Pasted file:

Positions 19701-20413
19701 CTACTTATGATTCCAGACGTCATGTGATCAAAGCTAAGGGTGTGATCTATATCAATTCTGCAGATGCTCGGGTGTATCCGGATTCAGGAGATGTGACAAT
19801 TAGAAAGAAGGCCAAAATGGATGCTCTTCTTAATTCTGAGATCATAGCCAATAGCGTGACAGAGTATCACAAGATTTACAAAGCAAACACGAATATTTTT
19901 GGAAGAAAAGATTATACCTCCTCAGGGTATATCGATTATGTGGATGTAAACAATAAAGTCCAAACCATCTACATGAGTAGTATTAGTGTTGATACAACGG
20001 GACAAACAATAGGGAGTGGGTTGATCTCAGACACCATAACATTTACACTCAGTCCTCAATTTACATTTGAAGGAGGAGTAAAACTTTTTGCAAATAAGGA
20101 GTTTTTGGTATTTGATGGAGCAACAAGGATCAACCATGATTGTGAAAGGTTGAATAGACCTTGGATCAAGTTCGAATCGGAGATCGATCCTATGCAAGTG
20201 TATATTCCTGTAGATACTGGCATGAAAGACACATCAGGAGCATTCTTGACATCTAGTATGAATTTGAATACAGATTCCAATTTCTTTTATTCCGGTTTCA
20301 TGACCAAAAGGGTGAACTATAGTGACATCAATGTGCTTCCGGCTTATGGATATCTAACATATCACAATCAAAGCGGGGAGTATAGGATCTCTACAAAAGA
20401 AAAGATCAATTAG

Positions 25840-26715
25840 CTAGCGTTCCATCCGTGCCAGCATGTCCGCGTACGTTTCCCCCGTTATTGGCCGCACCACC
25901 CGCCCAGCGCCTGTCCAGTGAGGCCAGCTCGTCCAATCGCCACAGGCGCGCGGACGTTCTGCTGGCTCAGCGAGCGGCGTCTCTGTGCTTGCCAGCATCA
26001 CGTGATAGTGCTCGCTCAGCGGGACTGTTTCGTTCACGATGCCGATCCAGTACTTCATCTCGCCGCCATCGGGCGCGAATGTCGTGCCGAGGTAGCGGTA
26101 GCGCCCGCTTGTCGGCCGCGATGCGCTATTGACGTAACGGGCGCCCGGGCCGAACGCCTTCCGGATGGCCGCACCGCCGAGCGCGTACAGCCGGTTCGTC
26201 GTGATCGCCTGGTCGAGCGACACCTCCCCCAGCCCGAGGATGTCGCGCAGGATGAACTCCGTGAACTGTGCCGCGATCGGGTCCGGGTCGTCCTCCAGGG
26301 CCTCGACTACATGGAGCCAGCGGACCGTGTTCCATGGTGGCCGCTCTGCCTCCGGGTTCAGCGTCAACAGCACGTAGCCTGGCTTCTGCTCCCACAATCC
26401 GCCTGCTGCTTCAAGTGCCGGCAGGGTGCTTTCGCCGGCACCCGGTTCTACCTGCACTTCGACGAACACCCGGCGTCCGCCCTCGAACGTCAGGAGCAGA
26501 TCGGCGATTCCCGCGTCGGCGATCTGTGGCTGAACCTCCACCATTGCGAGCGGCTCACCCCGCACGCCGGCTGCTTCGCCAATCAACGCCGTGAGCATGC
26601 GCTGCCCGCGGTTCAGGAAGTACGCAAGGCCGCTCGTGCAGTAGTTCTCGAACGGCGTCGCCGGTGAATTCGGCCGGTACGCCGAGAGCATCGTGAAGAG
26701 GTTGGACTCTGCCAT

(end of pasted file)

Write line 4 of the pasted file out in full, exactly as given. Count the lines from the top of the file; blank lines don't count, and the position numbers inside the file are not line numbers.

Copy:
19901 GGAAGAAAAGATTATACCTCCTCAGGGTATATCGATTATGTGGATGTAAACAATAAAGTCCAAACCATCTACATGAGTAGTATTAGTGTTGATACAACGG